China has increased the anti-dumping duties and countervailing duties (AD/CVD) enacted on imports of US distiller’s dried grains (DDGS) from the levels proposed last year.
According to China’s Ministry of Commerce (MoC), the new anti-dumping duties will range from 42.2% to 53.7%, up from 38.8% proposed last September, while anti-subsidy tariffs will range from 11.2% to 12%.
The move can be seen as a victory for Chinese domestic ethanol industry, which this latest DDGS probe last January by claiming that US DDGS were sold in China at prices “below normal value”.
The MoC confirmed their stance with the ruling and said that it had found that the Chinese DDGS industry had “suffered substantial harm” due to subsidised imports from the US.
Tom Sleight, president and CEO at the US Grains Council, said the duties are “not supported” by evidence and they call China’s compliance with standard AD/CVD procedures and international obligations into question.
“Protectionist trade restrictions based on false allegations do not benefit either China or the US and represent a threat to a global trading system that has promoted consumer welfare and jobs around the world while lifting millions of families out of poverty,” Sleight said.
The decision might prove a punch in the gut for US ethanol industry, for whom DDGS exports to China represent a major revenue stream.
China is the world’s single largest importer of DDGS and a particularly important trade partner for the US, as it feeds nearly its entire demand for DDGS through imports from the US.
Additionally, the ruling came just 10 days after the MoC also increased tariffs on imported US ethanol from 5% to 30%, which effectively brought market growth for US ethanol producers to a halt.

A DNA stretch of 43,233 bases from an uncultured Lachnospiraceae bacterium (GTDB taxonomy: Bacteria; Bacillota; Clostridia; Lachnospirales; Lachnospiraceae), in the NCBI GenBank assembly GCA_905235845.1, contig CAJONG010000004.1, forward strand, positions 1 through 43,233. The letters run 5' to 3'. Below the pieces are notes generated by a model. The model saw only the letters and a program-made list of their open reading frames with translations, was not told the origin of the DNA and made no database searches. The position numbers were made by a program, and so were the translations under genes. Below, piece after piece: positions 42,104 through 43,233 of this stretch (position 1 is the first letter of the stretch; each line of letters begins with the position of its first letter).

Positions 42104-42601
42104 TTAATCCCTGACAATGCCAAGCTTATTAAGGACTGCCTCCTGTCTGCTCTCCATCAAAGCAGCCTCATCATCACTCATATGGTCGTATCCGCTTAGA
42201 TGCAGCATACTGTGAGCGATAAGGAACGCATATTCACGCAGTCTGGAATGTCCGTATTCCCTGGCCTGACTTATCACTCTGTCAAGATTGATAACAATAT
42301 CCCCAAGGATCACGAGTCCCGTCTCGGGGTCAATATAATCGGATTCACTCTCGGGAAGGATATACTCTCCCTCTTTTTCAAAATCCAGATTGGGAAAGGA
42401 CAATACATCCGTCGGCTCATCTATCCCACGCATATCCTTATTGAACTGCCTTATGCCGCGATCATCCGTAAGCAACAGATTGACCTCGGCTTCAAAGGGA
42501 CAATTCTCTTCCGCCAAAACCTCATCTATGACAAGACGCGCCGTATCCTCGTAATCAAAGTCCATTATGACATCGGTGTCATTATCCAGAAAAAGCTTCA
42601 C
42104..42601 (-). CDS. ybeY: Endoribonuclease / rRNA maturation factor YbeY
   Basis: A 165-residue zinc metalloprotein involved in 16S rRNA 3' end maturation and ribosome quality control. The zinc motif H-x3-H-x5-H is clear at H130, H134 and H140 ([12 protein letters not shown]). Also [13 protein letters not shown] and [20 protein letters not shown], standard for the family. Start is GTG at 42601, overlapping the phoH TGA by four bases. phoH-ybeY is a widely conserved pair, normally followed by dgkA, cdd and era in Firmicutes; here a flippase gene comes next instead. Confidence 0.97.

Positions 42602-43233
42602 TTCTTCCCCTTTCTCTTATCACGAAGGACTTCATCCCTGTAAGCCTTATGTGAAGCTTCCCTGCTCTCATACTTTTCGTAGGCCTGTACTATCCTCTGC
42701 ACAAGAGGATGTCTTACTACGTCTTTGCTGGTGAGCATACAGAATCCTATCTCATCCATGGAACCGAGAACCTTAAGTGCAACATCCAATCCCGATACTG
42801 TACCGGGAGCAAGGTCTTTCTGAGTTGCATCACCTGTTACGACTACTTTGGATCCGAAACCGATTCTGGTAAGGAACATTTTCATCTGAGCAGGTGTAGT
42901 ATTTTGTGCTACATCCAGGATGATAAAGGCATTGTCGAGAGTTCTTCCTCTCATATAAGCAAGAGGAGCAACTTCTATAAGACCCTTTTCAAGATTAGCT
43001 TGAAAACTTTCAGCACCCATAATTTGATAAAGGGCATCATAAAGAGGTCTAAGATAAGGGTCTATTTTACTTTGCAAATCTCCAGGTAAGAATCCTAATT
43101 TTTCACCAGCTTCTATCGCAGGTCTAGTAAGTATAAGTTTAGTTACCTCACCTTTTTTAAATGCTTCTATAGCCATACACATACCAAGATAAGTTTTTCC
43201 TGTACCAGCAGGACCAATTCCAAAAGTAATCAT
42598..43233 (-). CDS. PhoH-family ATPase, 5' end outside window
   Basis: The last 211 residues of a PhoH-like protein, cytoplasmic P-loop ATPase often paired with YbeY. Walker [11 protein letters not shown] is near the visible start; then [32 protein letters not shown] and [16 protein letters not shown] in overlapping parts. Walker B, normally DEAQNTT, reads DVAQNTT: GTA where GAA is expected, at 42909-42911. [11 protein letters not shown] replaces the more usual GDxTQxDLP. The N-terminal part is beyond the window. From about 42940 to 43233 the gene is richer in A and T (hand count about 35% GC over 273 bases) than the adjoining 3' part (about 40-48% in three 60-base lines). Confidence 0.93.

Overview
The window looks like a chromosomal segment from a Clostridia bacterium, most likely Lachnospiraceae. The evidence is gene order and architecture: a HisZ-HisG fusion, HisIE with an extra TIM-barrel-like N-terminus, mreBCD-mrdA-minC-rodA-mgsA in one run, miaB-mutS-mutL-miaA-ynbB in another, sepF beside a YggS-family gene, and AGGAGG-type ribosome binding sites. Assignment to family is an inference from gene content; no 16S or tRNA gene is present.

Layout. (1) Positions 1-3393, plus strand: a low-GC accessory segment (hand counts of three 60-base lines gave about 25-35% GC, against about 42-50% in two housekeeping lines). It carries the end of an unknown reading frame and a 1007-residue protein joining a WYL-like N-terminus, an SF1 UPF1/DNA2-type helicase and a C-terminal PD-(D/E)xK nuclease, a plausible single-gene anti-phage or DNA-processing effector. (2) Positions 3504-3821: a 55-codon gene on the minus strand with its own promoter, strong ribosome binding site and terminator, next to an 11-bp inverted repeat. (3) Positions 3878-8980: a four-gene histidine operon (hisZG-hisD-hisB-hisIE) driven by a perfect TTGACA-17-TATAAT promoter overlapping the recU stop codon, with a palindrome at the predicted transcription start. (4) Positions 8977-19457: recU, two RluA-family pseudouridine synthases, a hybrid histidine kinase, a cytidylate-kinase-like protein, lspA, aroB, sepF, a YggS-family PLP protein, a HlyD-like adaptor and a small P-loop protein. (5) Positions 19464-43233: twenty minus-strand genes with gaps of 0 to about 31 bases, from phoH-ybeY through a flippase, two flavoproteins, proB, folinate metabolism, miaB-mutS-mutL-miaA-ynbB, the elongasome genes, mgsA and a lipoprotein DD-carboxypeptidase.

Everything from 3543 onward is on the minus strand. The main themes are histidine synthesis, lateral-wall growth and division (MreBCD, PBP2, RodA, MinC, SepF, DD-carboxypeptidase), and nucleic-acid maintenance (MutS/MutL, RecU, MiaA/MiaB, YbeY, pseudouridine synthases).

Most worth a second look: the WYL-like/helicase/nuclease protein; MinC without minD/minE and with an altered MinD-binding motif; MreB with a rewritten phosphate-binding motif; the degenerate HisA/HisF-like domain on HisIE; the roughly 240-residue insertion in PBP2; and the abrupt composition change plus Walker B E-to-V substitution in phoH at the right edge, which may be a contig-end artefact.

Some Chinese companies had already began to back off from US imports in September when the preliminary ruling was made public.
“I don’t buy DDGS from the US anymore and have turned to domestic DDGS, soymeal and rapemeal,” a Mr. Hu, who is in charge of buying protein in southern China for feed manufacturer New Hope Liuhe, told Reuters.
But according to Sleight, US ethanol exporters might not be the ones to suffer most from the increased duties.
“While painful and damaging to the US DDGS industry, their biggest negative impact will ultimately be on China’s feed and livestock industries, which risk losing access to an important and cost-effective feed ingredient, and on millions of Chinese households that will likely face greater food price inflation and less access to affordable, wholesome pork, poultry, and dairy products,” Sleight said.
US DDGS shipments to China fell to 135,000 and 163,000 tonnes in last October and November, respectively, which is approximately a third of the total in August before the preliminary tariffs.
In the first 11 months of the year, imports were down 53% at just under 3 million tonnes.